What are Microgrids?

by Anna Gretz
November 12, 2019

At this point, we're ready to do just about anything to escape California's planned blackouts.

In the past month, more than 2 million households and business lost electricity when the grid shut down to prevent the spread of wildfires in California.

People were (understandably) frustrated, and as a result... the hills were alive with the sound of dirty, diesel-powered generators. California, we can't blame you. But we also think we can do better than that.

What's wrong with generators?

Here's the [kinda loud, kinda dirty] scoop on generators:

How powerful are they? That depends on the size of generator you’re looking at. Generators are generally broken up into two groups: larger, permanent generators, and smaller, portable generators. Permanent generators are weather-resistant, outdoor installations kind of like air conditioners. These generators are connected to a non-electrical power source, like propane or natural gas. Permanent generators can be installed with an automatic transfer switch that will switch enable their power to kick in automatically when grid energy shuts off, which means they can operate even when you’re not at home to turn them on. They are quieter than the smaller, portable generator option, but still produce a substantial level of noise. Because they are bigger and more powerful, permanent generators are pretty expensive--the most simple and generic types start around $2,000, while larger more sophisticated generators can run more than $20,000.

Portable generators are the smaller, less powerful option, but are definitely easier on the budget than permanent generators. Portable generators typically provide between 2 and 4 kilowatts of power, and all portable generators require a manual start. Though they are called portable generators, they are still quite heavy and hard to move. Storing potable generators is also a big complicated, as owners need to be careful to prevent fires. Portable generators are also quite loud while they are running.

Generators are incredibly helpful for those who need power for life-giving and life-saving medical equipment, so we want to be fair. But generators are inefficient, and pretty bad for everyone's health. EPA calculations say that if every generator currently hanging out in the San Francisco Bay Area powered up (say, during a planned power outage), they would emit the same level of carbon dioxide as burning 2,000 tons of coal, all while tossing thousands of pounds of pollutants into the air.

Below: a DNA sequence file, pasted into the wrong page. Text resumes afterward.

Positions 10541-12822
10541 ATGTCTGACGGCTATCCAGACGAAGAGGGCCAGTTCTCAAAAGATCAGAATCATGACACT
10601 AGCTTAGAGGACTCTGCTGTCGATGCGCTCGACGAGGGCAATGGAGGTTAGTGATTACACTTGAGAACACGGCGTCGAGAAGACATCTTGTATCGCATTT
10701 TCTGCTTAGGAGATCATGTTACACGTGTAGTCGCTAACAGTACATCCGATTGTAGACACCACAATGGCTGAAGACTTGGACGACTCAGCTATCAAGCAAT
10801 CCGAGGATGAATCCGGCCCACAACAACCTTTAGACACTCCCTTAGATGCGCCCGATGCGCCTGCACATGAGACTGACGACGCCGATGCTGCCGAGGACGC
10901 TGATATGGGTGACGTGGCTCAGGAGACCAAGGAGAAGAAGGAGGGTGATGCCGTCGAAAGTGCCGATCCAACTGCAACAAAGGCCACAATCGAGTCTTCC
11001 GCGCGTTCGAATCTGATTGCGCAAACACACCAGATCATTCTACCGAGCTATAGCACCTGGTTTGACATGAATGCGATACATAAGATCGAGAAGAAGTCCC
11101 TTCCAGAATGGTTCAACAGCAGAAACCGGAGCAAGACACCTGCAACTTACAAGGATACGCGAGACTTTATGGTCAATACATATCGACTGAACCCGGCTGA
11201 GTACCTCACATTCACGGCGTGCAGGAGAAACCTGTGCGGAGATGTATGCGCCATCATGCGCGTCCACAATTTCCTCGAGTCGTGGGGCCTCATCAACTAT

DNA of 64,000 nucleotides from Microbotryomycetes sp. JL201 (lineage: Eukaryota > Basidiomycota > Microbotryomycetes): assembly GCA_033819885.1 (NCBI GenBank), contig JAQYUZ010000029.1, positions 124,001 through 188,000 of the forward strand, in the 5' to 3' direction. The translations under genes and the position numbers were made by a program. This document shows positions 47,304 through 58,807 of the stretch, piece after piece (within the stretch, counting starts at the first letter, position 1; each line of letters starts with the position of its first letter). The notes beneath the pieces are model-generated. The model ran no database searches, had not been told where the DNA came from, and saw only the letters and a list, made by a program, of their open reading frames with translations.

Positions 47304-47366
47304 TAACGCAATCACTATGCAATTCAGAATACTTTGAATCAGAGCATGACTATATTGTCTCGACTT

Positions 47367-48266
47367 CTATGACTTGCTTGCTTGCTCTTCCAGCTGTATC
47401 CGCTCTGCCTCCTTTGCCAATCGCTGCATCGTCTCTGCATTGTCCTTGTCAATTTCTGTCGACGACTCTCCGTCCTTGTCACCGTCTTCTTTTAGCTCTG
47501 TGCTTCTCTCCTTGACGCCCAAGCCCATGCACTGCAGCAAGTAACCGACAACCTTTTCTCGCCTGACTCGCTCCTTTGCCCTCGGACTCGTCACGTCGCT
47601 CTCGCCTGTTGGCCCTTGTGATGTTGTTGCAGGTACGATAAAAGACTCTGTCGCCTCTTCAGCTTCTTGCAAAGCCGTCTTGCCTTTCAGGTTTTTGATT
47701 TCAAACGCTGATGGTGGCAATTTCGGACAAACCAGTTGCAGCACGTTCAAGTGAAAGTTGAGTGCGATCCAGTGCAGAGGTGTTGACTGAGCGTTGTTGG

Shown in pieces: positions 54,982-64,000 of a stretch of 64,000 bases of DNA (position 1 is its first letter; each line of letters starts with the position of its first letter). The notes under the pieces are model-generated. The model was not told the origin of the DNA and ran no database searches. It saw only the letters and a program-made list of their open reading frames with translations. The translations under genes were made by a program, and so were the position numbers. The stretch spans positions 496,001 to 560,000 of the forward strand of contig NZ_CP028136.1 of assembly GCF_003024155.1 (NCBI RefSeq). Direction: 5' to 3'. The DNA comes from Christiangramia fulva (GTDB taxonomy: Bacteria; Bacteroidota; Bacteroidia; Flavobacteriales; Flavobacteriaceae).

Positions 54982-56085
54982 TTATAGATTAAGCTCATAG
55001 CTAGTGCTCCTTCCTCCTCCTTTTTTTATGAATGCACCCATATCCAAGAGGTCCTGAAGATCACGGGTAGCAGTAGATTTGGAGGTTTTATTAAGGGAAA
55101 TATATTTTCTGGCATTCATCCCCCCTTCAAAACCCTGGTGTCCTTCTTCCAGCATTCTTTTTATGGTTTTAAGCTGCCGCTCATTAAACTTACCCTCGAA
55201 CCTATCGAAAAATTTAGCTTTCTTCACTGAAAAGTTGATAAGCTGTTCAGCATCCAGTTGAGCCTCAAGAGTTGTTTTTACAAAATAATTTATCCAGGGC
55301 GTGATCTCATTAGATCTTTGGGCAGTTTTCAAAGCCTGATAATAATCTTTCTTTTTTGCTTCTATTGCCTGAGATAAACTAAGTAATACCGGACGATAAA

Ok, that's rough. But what are our options here?

Well, let's talk about home batteries for a minute.


Most home batteries are constructed with lithium-ion technology. Lithium, the lightest of all metals, has the greatest electrochemical potential. This means that lithium provides the highest energy density per weight, which lends quite a bit of convenience to lithium-ion home battery customers. Home batteries are often used in conjunction with renewable energy sources like solar panels, but home batteries can also be connected to the power grid, and store grid energy.

Lithium-ion home batteries boast an impressively small carbon footprint, and a long cycle life, even in extreme climates. Home batteries can also be installed indoors or outdoors, and home batteries are generally smaller and less obtrusive than other back-up power options. Home batteries are low-maintenance, quiet, and clean, providing seamless power in the case of power outages. Many lithium-ion home batteries also have the capability to be connected and controlled by the cloud. This means a home battery can learn weather and energy trends, and focus on storing energy at ideal times, and maximizing power usage.

Most home batteries kick out between 3 to 9 kilowatts of power, and costs range from $4000 to $10,000, depending on the features you’re looking for in a home battery.